The room was booked, food and coffees organised, people invited and agenda and minutes distributed. But, what’s it all for and more importantly, was it worth it?
- There were 10 people on the Project Board and Departmental substitutes regularly came along and took more or less the whole meeting to get up to speed. The same 10 people rarely attended.
- The Board often deferred decisions until the substitute took back issues to get a decision
- The meeting lasted all day
- The chair of the Board did not seem to realise that its role was to make decisions around a key strategic project. Decision making was effectively being strangled by a lack of decision making and the project was in danger of being delivered late because of this
- There was a lack of honesty around the project with key problems being sidestepped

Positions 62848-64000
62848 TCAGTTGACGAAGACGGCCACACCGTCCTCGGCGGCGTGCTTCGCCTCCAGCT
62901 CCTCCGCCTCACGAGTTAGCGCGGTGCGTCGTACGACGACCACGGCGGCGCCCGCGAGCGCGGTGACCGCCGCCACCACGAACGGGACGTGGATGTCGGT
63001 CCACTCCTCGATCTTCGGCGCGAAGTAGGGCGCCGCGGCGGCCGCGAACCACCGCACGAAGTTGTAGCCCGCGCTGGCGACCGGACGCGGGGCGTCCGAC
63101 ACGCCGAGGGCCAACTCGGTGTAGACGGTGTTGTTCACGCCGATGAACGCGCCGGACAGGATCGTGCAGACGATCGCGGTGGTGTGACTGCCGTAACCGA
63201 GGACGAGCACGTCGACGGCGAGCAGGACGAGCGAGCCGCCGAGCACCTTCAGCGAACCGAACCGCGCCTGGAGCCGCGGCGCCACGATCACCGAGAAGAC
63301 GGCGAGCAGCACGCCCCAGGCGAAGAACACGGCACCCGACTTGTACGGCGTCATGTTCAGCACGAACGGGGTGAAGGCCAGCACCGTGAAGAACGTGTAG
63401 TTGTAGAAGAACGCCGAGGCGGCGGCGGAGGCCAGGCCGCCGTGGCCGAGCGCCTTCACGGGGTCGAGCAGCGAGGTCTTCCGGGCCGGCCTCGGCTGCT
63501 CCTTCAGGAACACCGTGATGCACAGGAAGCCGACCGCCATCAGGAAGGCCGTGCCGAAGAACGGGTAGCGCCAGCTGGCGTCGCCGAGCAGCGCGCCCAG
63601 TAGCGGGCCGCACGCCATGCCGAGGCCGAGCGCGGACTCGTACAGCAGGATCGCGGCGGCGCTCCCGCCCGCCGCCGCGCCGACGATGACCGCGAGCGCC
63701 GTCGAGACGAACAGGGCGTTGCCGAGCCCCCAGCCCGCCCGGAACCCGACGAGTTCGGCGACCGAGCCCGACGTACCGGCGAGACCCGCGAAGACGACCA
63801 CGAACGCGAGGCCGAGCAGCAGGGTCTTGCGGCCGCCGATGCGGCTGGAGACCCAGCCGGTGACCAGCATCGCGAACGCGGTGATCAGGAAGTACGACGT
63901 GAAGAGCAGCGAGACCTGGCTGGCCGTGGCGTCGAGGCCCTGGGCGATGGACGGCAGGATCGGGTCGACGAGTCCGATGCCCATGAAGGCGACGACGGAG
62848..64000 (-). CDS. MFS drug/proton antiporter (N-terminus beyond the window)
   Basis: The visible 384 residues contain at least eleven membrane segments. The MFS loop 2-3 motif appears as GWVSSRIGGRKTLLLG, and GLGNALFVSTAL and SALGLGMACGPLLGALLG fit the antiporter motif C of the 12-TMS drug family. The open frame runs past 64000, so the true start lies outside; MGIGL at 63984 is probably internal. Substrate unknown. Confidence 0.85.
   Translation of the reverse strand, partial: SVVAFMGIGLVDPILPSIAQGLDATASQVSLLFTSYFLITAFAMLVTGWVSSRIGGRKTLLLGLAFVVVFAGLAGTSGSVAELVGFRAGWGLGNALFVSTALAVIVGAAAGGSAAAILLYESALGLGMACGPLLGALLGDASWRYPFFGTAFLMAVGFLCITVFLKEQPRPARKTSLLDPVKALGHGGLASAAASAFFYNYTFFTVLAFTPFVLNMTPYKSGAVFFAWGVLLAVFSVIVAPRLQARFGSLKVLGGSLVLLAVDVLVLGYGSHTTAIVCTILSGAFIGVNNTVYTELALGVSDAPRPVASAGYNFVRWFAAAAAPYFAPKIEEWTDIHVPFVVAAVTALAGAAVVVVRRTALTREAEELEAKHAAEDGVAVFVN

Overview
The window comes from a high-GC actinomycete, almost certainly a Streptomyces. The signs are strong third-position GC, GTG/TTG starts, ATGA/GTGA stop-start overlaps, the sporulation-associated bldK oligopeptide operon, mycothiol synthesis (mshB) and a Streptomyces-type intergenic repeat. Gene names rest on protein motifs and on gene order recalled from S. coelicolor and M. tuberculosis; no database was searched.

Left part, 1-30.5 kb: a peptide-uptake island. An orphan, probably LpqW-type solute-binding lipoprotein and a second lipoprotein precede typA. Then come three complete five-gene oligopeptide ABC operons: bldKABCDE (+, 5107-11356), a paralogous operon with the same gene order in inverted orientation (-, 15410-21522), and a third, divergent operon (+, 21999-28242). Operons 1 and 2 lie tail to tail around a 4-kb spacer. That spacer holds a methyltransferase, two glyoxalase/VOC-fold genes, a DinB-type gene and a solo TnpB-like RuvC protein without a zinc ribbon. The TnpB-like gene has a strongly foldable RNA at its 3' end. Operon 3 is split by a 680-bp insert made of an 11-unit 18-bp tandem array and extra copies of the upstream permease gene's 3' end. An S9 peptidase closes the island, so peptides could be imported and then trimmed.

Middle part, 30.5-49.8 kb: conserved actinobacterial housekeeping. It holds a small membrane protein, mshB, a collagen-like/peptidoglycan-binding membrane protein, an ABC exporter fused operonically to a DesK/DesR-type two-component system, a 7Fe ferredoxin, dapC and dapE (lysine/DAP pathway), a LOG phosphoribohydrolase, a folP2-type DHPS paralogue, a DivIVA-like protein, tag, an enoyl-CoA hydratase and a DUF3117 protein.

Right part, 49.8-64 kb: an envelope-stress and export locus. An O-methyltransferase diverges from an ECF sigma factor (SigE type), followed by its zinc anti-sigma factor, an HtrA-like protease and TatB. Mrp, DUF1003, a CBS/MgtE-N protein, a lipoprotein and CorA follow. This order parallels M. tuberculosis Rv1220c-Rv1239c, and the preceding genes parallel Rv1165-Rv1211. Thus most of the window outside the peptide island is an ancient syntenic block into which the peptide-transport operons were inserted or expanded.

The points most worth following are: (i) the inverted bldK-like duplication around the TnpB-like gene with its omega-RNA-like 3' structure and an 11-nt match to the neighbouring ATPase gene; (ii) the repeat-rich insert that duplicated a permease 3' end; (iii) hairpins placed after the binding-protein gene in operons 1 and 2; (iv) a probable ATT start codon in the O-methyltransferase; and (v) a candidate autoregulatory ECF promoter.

- The blame culture took over…..the chair looked for those to blame rather than trying to resolve some tricky problems
Now before you all throw your hands up with horror it is important so say this is not one Project Board. The above comments are from a number of people who have come along to our project management courses and given the information openly. The above is a selection of several more bad examples of Project Board practices.
So, what are your tips for having effective Project Boards? Let’s hear about your good practices……